Amid slumping passage rates, the Indiana Supreme Court has created a special commission to review the state’s bar exam and make recommendations for changes in format or content, including whether to modify what is considered a passing score.
The Study Commission on the Future of the Indiana Bar Examination will be chaired by retired Indiana Chief Justice Randall Shepard. Indiana Court of Appeals Chief Judge Nancy Vaidik will serve as vice chair.
In an order issued Tuesday, the Supreme Court noted the decision to form the commission was driven by Indiana’s falling bar passage rates.
Comparatively, the overall pass rate for the July exam fell from 82 percent in 2008 to 65 percent in 2018. The Supreme Court noted Indiana is not alone in seeing a drop in the number of students passing, but it described the declines as “significant, and, in some cases, unprecedented.”
“We find that these recent developments warrant an in-depth analysis of the Indiana bar examination to determine whether changes in the format or content of the examination should be made,” the order stated.
The commission has been directed to provide a written report with recommendations to the court no later than Dec. 1, 2019.
Along with evaluating whether Indiana should modify the passing score, the commission has been charged with looking at how the different components of the bar exam — the Indiana Essay Examination, the Multistate Performance Test and the Multistate Bar Examination — are graded and scaled. In addition, the group will consider whether changes should be made to the number of subjects tested in the essay portion of the bar exam and to the appeals process for applicants who fail the exam.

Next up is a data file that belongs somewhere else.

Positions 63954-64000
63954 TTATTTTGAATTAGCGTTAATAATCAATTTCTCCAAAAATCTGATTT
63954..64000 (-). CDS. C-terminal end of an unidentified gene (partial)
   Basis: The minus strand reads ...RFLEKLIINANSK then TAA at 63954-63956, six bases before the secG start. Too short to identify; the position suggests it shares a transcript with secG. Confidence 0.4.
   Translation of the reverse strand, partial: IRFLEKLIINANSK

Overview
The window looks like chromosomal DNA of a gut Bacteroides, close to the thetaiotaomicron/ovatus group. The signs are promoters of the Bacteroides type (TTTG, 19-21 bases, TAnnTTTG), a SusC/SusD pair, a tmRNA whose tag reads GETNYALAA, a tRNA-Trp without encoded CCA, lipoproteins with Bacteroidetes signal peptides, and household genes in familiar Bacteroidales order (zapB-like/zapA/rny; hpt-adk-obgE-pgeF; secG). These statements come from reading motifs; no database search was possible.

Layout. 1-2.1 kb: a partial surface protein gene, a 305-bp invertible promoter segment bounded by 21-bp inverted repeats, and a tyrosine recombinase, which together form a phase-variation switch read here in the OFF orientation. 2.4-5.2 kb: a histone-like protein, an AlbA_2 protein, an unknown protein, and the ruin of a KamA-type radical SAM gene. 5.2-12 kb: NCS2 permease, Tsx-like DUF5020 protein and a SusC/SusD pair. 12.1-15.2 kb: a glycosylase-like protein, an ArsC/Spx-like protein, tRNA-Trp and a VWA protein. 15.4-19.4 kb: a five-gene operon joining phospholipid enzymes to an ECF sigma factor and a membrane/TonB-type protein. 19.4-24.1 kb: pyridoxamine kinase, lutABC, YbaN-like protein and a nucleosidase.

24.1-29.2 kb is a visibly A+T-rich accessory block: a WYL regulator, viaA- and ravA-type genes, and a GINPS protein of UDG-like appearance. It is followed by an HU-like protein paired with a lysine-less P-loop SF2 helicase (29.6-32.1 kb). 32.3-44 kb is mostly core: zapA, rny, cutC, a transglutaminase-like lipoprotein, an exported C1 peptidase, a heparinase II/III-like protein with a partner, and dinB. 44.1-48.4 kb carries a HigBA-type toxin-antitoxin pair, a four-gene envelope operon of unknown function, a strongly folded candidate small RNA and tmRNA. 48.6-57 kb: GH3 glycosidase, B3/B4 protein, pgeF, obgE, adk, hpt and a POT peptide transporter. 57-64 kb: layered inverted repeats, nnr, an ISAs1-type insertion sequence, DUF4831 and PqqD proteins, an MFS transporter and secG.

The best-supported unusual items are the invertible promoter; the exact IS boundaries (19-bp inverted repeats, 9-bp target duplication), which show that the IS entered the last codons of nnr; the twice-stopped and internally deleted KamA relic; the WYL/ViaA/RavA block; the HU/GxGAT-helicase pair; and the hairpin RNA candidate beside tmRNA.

The commission’s agenda reflects the issues studied by the Indiana Bar Examination Assessment Task Force, formed by the Indianapolis Bar Association in 2015.
In its 2017 report, the task force highlighted its concerns about the multiple-choice format of the Multistate Bar Exam, the grading system used by the National Conference of Bar Examiners for certain portions of the exam, and the disparate impact the MBE has on minority groups.
Recommendations from the task force included keeping the essay questions and Multistate Performance component but reducing the weight of the MBE from 50 percent to 35 percent. The group also advocated for a return to the borderline review process where failing exams that were within a few points of passing were automatically re-evaluated.
John Maley, partner at Barnes & Thornburg, co-chaired the task force with Chief Judge Jane Magnus-Stinson of the U.S. District Court for the Southern District of Indiana. He has been appointed to the Supreme Court’s new commission.
Other members of the commission include lawyers and judges from around the Indiana. The press release states that all Indiana law school deans are members of the commission. However, missing from the list is Valparaiso Law School interim dean David Cleveland. There was no explanation as to why no one from Valparaiso Law School was included. The law school has announced it will close in 2020.
Shepard, who will lead the work of the commission, comes with strong credentials in legal education. He has served as chair of the American Bar Association’s Section of Legal Education and Admissions to the Bar, which oversees the accreditation of about 200 law schools in the U.S., and in 2012-2013, he chaired the ABA’s Task Force on the Future of Legal Education.